Vitamin D sufficiency may enhance athletic performance

The importance of vitamin D for bone health is now well-recognized, and the epidemic of vitamin D insufficiency and deficiency is thought to contribute to a wide range of medical conditions including cancers, mood disorders, autoimmune conditions, cardiovascular disease and more.1  As such, vitamin D sufficiency (25(OH)D greater than 30 ng/ml) is associated with a reduced risk of death from all causes.2,3

D. Flickr: TooFarNorthIn addition to bone, vitamin D receptors are present in almost all cells of the body, including muscle cells. Vitamin D’s primary function is the regulation of calcium transport and metabolism – since calcium transport is an integral part of muscle contraction and relaxation, vitamin D is extremely important for proper muscle function. There is also evidence that achieving vitamin D sufficiency may help to increase muscle mass.  In the early 20th century, observations led athletes and trainers to believe that sunlight exposure could enhance athletic performance. Athletic performance has been reported to vary seasonally, peaking in the summer; positive effects of UVB exposure on athletic performance were reported as early as the 1930s. There is now speculation that improved vitamin D status is the reason for these findings.4,5

Previous studies have shown that vitamin D status correlates with muscle function in the elderly, and that vitamin D supplementation improves muscle strength in elderly and/or deficient populations.6-9 New research is beginning to extend these findings to physical performance in athletes. Since there is a high prevalence of vitamin D insufficiency overall, and vitamin d is crucial for bone and muscle function, does vitamin D status affect injury rates or performance in athletes?  Two recent studies on professional ballet dancers suggest that it does.

Indoor athletes are likely to have insufficient vitamin D levels.5,10 The first study showed that this was true of ballet dancers in a UK company; on average, their vitamin D status was insufficient (<30 ng/ml) all year round and varied seasonally. In the winter, dancers averaged 14.9 ng/ml (deficient), and in the summer, 23.9 ng/ml (insufficient). The authors also observed a greater occurrence of injuries in the winter months.11 The follow-up study provided vitamin D3 supplements (2000 IU/day) to some of the dancers during the winter, and investigated muscle function and injury rates. In the vitamin D group, there were increases in isometric strength and vertical jump height, plus significantly fewer injuries compared to the control group.12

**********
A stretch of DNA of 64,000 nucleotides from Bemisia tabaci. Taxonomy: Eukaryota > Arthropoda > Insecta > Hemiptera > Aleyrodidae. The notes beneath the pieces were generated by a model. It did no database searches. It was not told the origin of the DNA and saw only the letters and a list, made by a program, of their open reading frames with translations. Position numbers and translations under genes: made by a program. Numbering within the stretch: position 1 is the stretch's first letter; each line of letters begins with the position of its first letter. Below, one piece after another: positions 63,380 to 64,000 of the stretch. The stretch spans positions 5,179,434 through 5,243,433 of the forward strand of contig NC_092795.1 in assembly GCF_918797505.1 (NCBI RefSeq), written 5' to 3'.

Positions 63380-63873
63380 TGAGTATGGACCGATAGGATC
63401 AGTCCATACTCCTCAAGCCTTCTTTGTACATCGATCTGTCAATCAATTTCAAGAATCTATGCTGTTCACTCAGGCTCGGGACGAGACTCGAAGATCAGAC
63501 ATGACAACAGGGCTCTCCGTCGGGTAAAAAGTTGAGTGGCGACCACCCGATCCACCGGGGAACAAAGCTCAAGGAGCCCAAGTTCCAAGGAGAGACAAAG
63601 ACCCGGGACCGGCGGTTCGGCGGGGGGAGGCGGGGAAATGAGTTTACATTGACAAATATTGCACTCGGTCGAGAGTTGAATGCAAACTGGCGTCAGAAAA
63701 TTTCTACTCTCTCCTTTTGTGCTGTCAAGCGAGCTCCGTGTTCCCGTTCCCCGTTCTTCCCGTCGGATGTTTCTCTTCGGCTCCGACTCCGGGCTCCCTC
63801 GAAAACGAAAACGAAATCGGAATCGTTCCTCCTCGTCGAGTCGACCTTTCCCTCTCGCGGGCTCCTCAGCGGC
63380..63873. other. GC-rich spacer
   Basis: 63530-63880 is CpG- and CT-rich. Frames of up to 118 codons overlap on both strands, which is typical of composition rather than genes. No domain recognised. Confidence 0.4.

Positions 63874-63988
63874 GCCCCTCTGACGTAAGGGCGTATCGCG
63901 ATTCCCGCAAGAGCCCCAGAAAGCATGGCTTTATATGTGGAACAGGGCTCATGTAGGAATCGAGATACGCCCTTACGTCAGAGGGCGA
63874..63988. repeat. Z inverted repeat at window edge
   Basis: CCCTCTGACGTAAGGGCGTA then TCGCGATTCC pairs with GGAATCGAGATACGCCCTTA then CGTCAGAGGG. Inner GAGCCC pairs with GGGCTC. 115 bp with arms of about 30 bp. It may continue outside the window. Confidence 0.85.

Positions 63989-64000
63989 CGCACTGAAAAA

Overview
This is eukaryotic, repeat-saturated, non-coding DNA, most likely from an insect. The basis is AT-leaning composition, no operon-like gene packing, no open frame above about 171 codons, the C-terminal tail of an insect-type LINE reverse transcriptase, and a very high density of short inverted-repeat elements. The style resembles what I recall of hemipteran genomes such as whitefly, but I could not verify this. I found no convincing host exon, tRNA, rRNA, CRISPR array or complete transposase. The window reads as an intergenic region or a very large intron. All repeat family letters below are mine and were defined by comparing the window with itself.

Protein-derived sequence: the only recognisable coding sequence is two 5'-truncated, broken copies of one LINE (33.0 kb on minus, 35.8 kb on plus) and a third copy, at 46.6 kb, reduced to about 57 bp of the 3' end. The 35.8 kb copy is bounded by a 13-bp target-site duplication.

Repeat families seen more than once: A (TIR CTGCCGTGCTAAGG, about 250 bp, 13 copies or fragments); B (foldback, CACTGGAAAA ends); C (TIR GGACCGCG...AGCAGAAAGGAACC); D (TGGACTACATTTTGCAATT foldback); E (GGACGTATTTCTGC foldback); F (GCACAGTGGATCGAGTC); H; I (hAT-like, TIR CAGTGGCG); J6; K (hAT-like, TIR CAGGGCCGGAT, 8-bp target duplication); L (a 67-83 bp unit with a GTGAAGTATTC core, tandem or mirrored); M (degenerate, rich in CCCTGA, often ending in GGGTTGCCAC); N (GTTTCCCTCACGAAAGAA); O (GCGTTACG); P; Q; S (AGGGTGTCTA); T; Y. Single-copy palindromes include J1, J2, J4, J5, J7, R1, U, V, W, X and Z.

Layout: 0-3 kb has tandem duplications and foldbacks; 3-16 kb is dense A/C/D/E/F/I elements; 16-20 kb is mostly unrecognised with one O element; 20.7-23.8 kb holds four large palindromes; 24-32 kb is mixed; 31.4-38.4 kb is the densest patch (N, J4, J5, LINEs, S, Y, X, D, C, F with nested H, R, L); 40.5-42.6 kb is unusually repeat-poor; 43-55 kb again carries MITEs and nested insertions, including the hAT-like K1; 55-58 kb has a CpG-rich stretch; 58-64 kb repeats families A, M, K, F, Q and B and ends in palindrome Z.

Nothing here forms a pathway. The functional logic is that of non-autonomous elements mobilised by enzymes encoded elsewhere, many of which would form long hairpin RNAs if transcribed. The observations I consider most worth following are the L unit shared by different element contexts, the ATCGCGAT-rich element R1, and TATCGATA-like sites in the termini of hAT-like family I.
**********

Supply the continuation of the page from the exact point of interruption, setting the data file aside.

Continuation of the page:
This is consistent with a previous study of UK athletes, which compared 5000 IU vitamin D for 8 weeks to placebo.  The researchers saw increases in sprint times and vertical jump height in the vitamin D group, but not in the placebo group.13

These results suggest that vitamin D’s beneficial effects on bone and muscle physiology can translate into enhanced athletic performance. Achieving sufficient blood vitamin D levels (25(OH)D of 30-45 ng/ml) is crucial for the health of the entire body, not just for preventing osteoporosis

 

Image credit: Flickr - TooFarNorth

References:

1. Holick MF, Chen TC: Vitamin D deficiency: a worldwide problem with health consequences. Am J Clin Nutr 2008;87:1080S-1086S.
2. Melamed ML, Michos ED, Post W, et al: 25-Hydroxyvitamin D Levels and the Risk of Mortality in the General Population. Arch Intern Med 2008;168:1629-1637.
3. Zittermann A, Iodice S, Pilz S, et al: Vitamin D deficiency and mortality risk in the general population: a meta-analysis of prospective cohort studies. Am J Clin Nutr 2012;95:91-100.
4. Hamilton B: Vitamin d and athletic performance: the potential role of muscle. Asian J Sports Med 2011;2:211-219.
5. Cannell JJ, Hollis BW, Sorenson MB, et al: Athletic performance and vitamin D. Med Sci Sports Exerc 2009;41:1102-1110.
6. Glerup H, Mikkelsen K, Poulsen L, et al: Hypovitaminosis D myopathy without biochemical signs of osteomalacic bone involvement. Calcif Tissue Int 2000;66:419-424.
7. Sato Y, Iwamoto J, Kanoko T, et al: Low-dose vitamin D prevents muscular atrophy and reduces falls and hip fractures in women after stroke: a randomized controlled trial. Cerebrovasc Dis 2005;20:187-192.
8. Bischoff HA, Stahelin HB, Urscheler N, et al: Muscle strength in the elderly: its relation to vitamin D metabolites. Arch Phys Med Rehabil 1999;80:54-58.